The image here is a combined total of 32 minutes exposure time. 20 minutes of that was taken up with Hydrogen-Alpha alone! The broadband channels are 3 minutes stacks each. It really isn’t a lot of data.
It’s a testament to what nice dark skies and enormous instruments, as well as some of the highest quality cameras can achieve. It’s only because of Telescope Live that I was able to experience this sort of thrill. Yes, this image cost 80 credits in total and that’s quite pricey. But it’s certainly an experience.
Sense Of Achievement?
So whilst Telescope Live really does give you access to some horrendously high quality gear. It never suggests itself to be a replacement to our garden variety telescopes. Speaking to Alex, the contact who approached me, about a bad, impostor feeling I had when using the service, he explained it clearly to me.
I told him that I didn’t feel like any of these images were mine. It wasn’t taken with my gear and such. Whilst the photos were certainly mine in the sense of I chose the target, the plan and did the editing. They didn’t feel like mine because I didn’t set up the equipment.
He, in turn, replied to me and told me that Telescope Live is an opportunity to use top tier equipment. Rather than a replacement. It’s a treat to us amateurs and a conduit to access the darkest skies from Earth in some of the most pristine conditions.
“Yes of course, the way we proposition it though is that it’s not actually supposed to replace the home hobby, capturing your own photos is incredibly rewarding and we can’t take that away nor are we looking to. What we’re offering is access to skies that most people will never have the opportunity to access, furthermore to equipment that is just out of reach… While I agree it doesn’t have a sense of your own images/work, from an image capture point of view this experience can’t be gained anywhere else”.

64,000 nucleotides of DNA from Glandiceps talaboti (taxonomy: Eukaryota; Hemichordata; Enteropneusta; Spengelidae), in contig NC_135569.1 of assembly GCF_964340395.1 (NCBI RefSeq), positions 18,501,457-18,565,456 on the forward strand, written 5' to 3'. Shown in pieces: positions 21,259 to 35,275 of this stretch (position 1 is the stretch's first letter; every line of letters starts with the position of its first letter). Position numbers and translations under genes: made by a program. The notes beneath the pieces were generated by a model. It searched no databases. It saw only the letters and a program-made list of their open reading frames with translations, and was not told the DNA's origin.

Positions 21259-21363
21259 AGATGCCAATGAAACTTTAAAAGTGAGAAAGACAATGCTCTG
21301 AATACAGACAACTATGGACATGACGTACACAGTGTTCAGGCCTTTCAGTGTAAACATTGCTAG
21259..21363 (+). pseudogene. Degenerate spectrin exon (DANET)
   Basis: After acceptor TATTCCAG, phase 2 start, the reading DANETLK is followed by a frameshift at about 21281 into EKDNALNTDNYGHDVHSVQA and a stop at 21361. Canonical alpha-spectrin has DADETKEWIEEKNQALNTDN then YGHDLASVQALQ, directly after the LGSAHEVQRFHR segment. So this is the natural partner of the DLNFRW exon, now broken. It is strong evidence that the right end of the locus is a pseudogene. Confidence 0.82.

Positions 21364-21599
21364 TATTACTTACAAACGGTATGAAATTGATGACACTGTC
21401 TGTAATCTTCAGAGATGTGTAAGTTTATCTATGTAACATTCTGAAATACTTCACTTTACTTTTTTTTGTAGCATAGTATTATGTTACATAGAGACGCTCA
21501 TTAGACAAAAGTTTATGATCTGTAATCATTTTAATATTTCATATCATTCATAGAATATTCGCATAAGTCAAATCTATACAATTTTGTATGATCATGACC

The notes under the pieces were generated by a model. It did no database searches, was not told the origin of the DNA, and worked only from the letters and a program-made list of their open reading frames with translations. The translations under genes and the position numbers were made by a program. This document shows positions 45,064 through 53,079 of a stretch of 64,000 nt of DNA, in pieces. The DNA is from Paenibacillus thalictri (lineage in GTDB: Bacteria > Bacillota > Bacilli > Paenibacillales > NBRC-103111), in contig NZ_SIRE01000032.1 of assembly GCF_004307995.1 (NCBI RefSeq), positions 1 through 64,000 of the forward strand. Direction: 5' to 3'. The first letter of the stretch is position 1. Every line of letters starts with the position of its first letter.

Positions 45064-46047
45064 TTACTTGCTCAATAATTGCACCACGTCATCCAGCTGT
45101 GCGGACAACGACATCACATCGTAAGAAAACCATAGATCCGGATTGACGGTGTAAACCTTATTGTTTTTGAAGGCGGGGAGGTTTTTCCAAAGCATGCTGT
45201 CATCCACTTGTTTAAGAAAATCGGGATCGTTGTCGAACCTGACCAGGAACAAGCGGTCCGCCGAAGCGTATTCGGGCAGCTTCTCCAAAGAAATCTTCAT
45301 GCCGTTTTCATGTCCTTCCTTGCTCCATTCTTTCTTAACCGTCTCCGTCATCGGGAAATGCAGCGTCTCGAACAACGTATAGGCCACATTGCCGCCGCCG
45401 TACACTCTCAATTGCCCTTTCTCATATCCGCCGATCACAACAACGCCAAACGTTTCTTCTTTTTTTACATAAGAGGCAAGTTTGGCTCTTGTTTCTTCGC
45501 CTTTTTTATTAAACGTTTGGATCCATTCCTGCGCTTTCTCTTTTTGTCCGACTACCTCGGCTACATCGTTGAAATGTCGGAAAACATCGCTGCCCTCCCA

Alexander Curry, Customer Engagement & Experience
When I looked again at the images I had requested, they began to slowly become mine. The Trifid Nebulae however still remains quite the imposter as I can feasibly image that myself.
However the Southern Pinwheel Galaxy is something I will never image most likely. Especially not with the calibre equipment on offer from Telescope Live.
Telescope Live was certainly an experience. I will continue to use it when I have spare credits or when I can afford to get some.
Speaking of credits, I promised you a way to double your beginning stake. If you use the giftcode ASTROFARSO then you’ll receive an additional 20 credits, for a total of 40.
It has its place. It will never replace the sense of awe and wonder I get from hauling my own equipment out and setting up. Meticulously faffing over manually focusing, bahtinov masks and troubleshooting any problems arise… Because to me, that’s part of the challenge and the appeal of astrophotography. It makes the end result that much sweeter.
However, as explained earlier Telescope Live doesn’t want to replace my Sky-Watcher Evostar 80ED. Or my mount, or my 9 year old DSLR. This service seeks to enhance our hobby. Or allow us a way to indulge our vices – our lust for aperture or dark skies – or simply a way to satiate our need for fresh photons when a particularly bad weather run happens. Otherwise known as the standard in Britain.
Go take the 40 credits and see for yourself. They offer samples and templates for what you can use your initial 20 credits on, or you can do half the data I shot on NGC300. They also offer community projects where they give you presets at lower costs. Telescope Live also offers editing workshops and classes.
Now this isn’t an advert. I don’t receive any affiliate income or credits, nor have I been paid to say anything. I had some time on the telescopes and I bought some more credits (cheeky 70% sale when I joined). This conclusion is my own.
Try it out. It’s certainly an experience.
Until next time, clear skies everyone. Keep looking up and keep them cameras clicking.